The road ahead of Geoffroy Dussault kept climbing. Around each corner, past each false summit, there was more mountain ahead. Dussault was pedalling in the Alps. He was also realizing he wasn’t where he needed to be.

“The night before, I had a bad recovery. I had a bad sleep and hadn’t eaten anything for dinner. The first thing the next morning was a 1,500 m climb to get to the Swiss border,” recalled Dussault thinking back to August 2016 during his first attempt at the Transcontinental Race. “That morning, there was a headwind. It was mean. My body wasn’t there for me that day and I could only do eight hours of biking before I had to stop.”

Dussault was a newcomer to the race known as the TCR. He was regretting his choice of route. For the TCR, the riders don’t follow a set course laid out by organizers. Instead, the participants must construct their own routes from the start at Geraardsbergen, Belgium to the finish last year in Çanakkale, Turkey. (Other editions of the TCR have started in London and finished in Istanbul.) Along the way, they must pass through a handful of checkpoints. In 2016, four checkpoint locations were strung out between the race start and finish. With no set route, there is also no fixed length for the race, but a good result can be earned by finishing in 10 tp 12 days.

Transcontinental Race

Photo: James Robertson

The first two checkpoint locations in the 2016 edition were deliberately placed to bait riders into the Alps. Dussault fell for it. He took a more southern path that was supposed to be a straighter line between checkpoint one (CP1) and two (CP2). He faced mountain passes and valleys, and temperatures that ranged from more than 30 C to near-freezing at higher elevations. ”I had picked the straightest route on Strava, but the straightest line is not always the fastest. It was a good lesson,” said Dussault. More experienced competitors knew that the longer, flatter route to the north was in fact much faster. By skirting the mountains, they remained fresher.

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Dussault himself began the event with a lot of energy. The start of the TCR was held at 10 p.m., two days prior to the Alpine struggles, with a ride up the infamous Muur van Geraardsbergen that returned to the Tour of Flanders this year. “As the race started, I felt strong. I was in race mode,” said the rider from Quebec City. He had raced professionally on the Garneau squad, from 2012 to his retirement in 2015. “I said, ‘I’m going to Turkey. Get out of my way!’

“The car filming the whole peloton was just ahead of us. I attacked and got up to the car, but it was not moving fast enough, so I dropped back. Then I said, ‘Forget that,’ and attacked and passed the car and climbed all the way up on my own. After that, I went into my aerobars and rode like a crazy man to CP1.”

Transcontinental Race

Photo: James Robertson

But the effort was costly. About 350 km after his breakaway on the Muur, Dussault realized he was struggling. His knees were troubling him from grinding too hard on the pedals. (He focused on turning a smoother pedal stroke for the rest of the event.) Still, he rode another 160 km before finally stopping, 17 hours after he began. What Dussault had not fully appreciated, but was quickly learning, was that endurance events are not so much about who is the strongest rider on the start line.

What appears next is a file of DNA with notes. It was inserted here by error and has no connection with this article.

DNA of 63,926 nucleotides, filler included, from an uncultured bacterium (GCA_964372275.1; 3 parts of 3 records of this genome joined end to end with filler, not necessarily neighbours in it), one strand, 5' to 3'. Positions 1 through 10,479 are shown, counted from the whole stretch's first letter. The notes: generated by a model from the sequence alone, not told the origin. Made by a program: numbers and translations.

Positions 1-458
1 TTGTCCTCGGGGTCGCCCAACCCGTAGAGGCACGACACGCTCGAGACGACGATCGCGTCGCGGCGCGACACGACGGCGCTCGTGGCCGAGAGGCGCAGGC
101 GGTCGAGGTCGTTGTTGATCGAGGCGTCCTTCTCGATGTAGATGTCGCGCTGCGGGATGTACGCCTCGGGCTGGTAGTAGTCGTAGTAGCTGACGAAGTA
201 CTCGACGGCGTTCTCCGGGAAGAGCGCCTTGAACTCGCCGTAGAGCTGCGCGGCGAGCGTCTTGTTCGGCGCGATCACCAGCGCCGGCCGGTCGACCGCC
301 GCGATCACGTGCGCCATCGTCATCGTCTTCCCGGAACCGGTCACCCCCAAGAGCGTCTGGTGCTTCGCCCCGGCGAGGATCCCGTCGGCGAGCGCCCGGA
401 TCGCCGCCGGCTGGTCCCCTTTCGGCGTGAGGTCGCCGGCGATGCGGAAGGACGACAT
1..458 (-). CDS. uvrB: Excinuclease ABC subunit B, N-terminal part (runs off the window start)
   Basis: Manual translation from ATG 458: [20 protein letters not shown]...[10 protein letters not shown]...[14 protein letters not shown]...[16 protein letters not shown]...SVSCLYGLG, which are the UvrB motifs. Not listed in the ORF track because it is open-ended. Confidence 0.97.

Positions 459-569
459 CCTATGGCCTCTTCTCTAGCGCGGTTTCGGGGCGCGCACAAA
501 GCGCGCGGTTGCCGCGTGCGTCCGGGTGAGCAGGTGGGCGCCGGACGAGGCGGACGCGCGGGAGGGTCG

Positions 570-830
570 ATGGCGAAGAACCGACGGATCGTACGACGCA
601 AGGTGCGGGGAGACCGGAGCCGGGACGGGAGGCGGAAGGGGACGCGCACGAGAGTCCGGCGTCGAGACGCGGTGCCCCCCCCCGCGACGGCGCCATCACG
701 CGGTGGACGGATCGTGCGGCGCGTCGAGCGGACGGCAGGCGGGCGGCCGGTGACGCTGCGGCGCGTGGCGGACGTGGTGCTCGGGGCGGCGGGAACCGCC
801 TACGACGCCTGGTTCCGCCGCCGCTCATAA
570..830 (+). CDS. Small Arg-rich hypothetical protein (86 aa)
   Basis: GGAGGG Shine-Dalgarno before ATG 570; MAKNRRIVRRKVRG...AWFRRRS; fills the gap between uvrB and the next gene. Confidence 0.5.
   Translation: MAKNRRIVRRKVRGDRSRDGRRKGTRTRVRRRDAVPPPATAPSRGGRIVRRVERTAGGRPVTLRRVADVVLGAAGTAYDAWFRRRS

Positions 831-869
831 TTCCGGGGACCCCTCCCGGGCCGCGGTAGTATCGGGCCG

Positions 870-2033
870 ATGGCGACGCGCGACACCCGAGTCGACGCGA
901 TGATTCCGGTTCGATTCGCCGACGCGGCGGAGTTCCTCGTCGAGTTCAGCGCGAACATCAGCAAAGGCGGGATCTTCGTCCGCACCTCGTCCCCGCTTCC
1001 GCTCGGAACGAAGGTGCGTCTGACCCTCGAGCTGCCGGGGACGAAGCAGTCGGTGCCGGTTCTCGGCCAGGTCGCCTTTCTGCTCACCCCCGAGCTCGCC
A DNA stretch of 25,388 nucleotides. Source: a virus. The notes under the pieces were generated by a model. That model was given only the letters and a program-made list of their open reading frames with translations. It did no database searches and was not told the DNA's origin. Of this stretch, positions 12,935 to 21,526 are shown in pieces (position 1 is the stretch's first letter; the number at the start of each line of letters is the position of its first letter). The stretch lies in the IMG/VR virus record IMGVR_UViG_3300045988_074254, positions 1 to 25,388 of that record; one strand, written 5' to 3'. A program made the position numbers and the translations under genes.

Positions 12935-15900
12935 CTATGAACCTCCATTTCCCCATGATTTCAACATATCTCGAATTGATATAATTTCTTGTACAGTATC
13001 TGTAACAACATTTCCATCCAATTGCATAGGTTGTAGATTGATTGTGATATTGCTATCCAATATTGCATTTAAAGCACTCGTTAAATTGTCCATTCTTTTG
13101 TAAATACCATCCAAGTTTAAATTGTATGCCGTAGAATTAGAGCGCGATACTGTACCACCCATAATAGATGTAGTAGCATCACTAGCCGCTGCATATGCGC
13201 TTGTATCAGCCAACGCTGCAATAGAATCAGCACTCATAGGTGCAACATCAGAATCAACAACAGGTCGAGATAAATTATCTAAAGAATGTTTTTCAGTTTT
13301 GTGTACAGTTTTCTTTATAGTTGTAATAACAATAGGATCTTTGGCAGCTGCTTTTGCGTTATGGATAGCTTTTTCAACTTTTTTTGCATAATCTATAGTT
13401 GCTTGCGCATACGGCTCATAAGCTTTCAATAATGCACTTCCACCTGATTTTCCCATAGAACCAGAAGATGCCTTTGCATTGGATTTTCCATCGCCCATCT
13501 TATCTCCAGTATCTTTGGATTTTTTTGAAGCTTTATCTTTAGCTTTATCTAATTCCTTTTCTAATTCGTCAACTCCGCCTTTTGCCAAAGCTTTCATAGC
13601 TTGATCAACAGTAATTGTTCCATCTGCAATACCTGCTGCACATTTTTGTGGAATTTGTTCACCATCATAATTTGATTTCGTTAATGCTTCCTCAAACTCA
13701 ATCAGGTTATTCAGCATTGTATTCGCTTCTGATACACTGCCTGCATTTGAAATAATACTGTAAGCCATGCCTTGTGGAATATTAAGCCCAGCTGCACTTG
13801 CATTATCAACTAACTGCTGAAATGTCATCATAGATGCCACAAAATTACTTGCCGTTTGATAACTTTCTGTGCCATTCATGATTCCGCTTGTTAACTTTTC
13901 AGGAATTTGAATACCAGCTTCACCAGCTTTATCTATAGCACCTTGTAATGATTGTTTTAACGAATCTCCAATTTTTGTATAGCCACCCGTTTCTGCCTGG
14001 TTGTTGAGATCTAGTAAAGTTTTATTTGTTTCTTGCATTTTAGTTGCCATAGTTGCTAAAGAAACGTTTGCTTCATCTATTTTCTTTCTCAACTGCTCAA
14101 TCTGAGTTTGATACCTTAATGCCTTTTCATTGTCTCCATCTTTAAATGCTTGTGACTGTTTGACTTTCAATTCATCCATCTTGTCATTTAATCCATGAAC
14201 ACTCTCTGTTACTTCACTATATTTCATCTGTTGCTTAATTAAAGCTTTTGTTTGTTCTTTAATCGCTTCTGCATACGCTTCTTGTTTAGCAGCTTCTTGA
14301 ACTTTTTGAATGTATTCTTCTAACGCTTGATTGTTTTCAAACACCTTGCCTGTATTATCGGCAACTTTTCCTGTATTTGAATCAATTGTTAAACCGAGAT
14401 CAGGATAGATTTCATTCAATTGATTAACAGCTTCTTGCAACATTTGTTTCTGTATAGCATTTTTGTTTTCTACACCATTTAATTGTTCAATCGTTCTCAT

Each competitor at the TCR must be entirely self-supported, carrying everything for the race east across Europe to the edge of Asia. Each entrant must balance the luxury offered by carrying more equipment against the slower pace resulting from the added weight. One extremely minimalist-minded rider brought no spare chamois shorts, removing his lone pair only for washroom stops and on the rare occasion he had a chance to wash and dry them before the end of a recovery break. Others took camping gear, in case the need arose.

No drafting is allowed. Rules are strict with respect to how riders must travel to and from places of assistance not on their route. Should a rider need a lift to a bike shop, it’s allowed provided the rider then travels by bike back to where he or she had left the planned route before continuing on. Dussault had opted for a fairly minimalist approach; he carried no camping gear.

Transcontinental Race

Photo: Courtesy Louis Garneau

Dussault arrived in Nevers, France, exhausted at the end of the first day with nowhere to stay. He found a small shed near the road, took out the emergency blanket his girlfriend had given him, and tried to sleep on a hard wooden bench. Later, the route he had laid out in the weeks leading up to the race took him into the Alps, where he spent two days suffering while climbing the passes and dropping down the standings. He had arrived in Europe with ambitions to win. Just two days into the race, he felt broken and was outside the top 30 riders. He had started to question elements of his race plan.

Upon receiving confirmation of his entry the previous December, Dussault began logging a minimum of 400 km a week on his bike. He consulted the rules and prepared his route. He finalized his gear and managed to fit it all into a single bikepacking bag slung under his saddle. As a teenager, he had toured around Quebec carrying all his supplies in a pack on his back. It had weighed 30 lb. He used the same system to cross Canada a year later, covering 8,000 km in 40 days. Those experiences made him confident about his needs for the relatively short TCR.